You’ve probably heard the term ‘oxidative stress’ buzzing around the health and wellness community, but you may be wondering “what does it actually mean?”
In simple terms, oxidative stress is the term given to an imbalance between free radicals and the antioxidant defence system in the body. Free radicals are the unpaired electrons resulting from various internal, physiological and external, environmental processes, such as inflammation, obesity, diets rich in sugar and processed foods, exposure to radiation and cigarette smoking. Due to their uneven number of electrons, free radicals can easily interfere and react with other molecules in the body. This leads to large chain chemical reactions, known as oxidation, which can be both positive and negative in the body. Oxidation and free radicals can help fight off pathogens; therefore, reducing risk of infection. However, excessive oxidation and free radicals without the antioxidant defence to counterbalance can cause cell and tissue damage. Furthermore, this damage has been suggested to increase the risk of a variety of diseases. So to put it simply, we want to limit oxidative stress in the body!
This is where antioxidants – another word we’ve been hearing a lot of lately – come into play. The body’s natural antioxidant defence system can counteract the effects of free radicals, as antioxidants are able to donate spare electrons to stabilise the free radical, preventing oxidative stress and subsequent damage from occurring. However, when there is a build up of free radicals and oxidative stress, we often look to the diet as a method for obtaining further antioxidants and counteracting this oxidative stress.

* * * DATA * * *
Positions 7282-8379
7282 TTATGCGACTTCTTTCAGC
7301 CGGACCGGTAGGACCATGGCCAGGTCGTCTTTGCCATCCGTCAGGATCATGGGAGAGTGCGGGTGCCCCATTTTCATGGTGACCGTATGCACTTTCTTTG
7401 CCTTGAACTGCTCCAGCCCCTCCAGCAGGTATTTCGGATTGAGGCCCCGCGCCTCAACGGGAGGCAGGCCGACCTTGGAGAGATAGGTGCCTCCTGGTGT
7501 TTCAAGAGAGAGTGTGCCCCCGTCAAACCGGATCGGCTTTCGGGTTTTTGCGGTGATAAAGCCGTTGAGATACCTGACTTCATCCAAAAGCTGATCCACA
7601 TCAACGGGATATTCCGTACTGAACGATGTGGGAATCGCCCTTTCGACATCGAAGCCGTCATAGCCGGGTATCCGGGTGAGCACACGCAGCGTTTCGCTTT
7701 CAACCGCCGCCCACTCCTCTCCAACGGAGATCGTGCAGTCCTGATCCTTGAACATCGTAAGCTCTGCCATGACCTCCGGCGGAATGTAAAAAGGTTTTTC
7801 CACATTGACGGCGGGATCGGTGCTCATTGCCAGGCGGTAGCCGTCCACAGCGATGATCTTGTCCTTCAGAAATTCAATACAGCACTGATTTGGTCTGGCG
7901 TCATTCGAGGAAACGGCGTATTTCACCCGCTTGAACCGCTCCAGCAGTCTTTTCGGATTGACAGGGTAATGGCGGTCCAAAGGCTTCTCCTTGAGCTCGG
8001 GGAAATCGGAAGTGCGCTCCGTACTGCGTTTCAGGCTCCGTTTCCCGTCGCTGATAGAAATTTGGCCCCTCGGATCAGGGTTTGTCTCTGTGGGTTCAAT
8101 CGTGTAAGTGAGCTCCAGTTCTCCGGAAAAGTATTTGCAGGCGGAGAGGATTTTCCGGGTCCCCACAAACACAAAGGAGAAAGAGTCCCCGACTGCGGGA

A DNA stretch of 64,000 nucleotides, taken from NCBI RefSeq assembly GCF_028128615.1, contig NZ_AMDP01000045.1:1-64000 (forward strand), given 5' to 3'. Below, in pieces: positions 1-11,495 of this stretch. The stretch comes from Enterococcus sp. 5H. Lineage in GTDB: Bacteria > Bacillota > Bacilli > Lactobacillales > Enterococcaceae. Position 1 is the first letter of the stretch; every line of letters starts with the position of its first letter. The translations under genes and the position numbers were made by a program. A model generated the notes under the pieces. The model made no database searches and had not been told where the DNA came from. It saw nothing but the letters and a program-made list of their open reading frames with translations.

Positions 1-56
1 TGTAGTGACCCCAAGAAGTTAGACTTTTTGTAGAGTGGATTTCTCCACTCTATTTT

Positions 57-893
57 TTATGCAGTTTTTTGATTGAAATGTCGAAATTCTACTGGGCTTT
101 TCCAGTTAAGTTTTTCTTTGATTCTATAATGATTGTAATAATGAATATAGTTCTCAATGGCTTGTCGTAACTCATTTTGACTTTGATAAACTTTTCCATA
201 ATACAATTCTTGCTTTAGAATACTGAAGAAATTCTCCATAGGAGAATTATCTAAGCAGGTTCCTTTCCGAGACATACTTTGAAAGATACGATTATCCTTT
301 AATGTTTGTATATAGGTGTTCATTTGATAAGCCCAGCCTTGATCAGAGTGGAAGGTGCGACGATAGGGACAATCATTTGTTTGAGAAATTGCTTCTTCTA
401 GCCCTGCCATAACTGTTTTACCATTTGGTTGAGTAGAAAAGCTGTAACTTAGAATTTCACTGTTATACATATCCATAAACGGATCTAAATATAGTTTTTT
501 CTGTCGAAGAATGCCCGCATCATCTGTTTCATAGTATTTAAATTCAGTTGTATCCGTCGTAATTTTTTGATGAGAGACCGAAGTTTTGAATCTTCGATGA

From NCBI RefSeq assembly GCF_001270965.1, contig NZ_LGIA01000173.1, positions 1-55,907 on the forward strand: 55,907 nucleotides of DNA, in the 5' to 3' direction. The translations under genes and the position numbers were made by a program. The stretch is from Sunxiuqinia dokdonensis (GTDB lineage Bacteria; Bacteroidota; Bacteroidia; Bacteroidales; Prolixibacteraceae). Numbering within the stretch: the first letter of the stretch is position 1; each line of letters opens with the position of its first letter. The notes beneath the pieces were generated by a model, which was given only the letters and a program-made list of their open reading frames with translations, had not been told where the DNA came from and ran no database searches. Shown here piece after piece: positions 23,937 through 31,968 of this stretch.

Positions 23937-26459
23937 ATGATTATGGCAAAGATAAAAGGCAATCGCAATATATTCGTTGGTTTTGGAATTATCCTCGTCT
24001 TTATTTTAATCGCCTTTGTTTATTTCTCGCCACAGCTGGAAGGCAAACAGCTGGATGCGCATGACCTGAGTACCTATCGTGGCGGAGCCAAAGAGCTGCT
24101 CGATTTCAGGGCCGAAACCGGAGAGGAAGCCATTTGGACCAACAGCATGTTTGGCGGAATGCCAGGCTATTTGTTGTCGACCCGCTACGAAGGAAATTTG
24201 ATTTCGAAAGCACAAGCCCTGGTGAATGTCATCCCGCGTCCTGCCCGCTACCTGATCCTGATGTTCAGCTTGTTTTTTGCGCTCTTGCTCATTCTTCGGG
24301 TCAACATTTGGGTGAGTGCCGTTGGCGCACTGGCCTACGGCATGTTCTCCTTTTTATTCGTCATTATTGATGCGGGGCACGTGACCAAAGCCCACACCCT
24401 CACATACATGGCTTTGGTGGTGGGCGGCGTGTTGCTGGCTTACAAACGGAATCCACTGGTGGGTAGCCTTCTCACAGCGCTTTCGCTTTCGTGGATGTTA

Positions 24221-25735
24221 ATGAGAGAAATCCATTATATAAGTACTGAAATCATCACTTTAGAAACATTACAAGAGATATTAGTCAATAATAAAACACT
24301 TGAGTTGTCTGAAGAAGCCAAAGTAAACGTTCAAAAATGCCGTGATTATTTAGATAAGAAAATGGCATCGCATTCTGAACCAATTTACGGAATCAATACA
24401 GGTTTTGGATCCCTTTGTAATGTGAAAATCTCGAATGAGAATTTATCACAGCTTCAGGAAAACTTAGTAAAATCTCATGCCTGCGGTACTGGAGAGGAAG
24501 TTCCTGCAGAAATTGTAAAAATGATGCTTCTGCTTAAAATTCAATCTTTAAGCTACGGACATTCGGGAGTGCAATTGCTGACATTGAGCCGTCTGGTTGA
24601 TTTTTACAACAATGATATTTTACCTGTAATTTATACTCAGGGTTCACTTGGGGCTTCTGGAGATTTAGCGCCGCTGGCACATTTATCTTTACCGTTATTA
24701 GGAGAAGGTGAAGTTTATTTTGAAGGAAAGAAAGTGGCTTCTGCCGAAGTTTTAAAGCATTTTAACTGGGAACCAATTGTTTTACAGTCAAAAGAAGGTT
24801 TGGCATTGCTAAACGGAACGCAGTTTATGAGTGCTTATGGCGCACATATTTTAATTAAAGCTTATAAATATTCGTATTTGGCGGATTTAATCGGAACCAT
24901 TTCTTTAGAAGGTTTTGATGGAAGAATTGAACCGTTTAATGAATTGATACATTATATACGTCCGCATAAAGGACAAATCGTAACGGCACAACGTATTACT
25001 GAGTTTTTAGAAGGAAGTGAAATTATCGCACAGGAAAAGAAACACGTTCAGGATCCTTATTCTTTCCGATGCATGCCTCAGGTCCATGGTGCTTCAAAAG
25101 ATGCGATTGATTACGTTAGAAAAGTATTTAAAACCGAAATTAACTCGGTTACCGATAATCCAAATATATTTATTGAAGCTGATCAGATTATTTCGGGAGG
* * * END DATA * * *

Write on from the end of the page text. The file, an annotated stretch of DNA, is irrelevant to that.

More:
How can oxidative stress affect the body?
When there is an imbalance in free radical activity and the body’s antioxidant activity, free radicals can begin reacting with the DNA, proteins and lipids of the body, increasing the risk of disease over time.
A review from Senoner and Dichtl (2019) concluded that free radicals and oxidative stress promote hypertension, arrhythmia, changes in the shape and size of the heart (cardiac remodelling) and the formation of atherosclerotic plaque in the arteries, which further exacerbates hypertension and may lead to cardiovascular disease.
Similar reviews suggest oxidative stress is involved in the development and progression of a variety of diseases, including type 2 diabetes, cancer, Alzheimer’s disease, Parkinson’s disease and general signs of ageing.
So, how can we prevent oxidative stress from occurring?
While avoiding some of the risk factors for free radicals and oxidative stress, such as inflammation or pollution, may be impossible, enhancing and improving the antioxidant defence system of the body through the diet can significantly reduce oxidative stress and its negative effects.
Antioxidants such as vitamin A, vitamin C, vitamin E, beta-carotene, lycopene and selenium can be found throughout many of the foods we commonly consume; however, certain foods have been suggested to have higher levels of antioxidants than others. The Carlsen et al (2010) database contains over 3100 foods, beverages, spices, herbs and supplements, tested and ranked based on total antioxidant content and free-radical scavenging abilities – or in layman’s terms – how effective these foods and other items may be for reducing and preventing oxidative stress through their antioxidant content.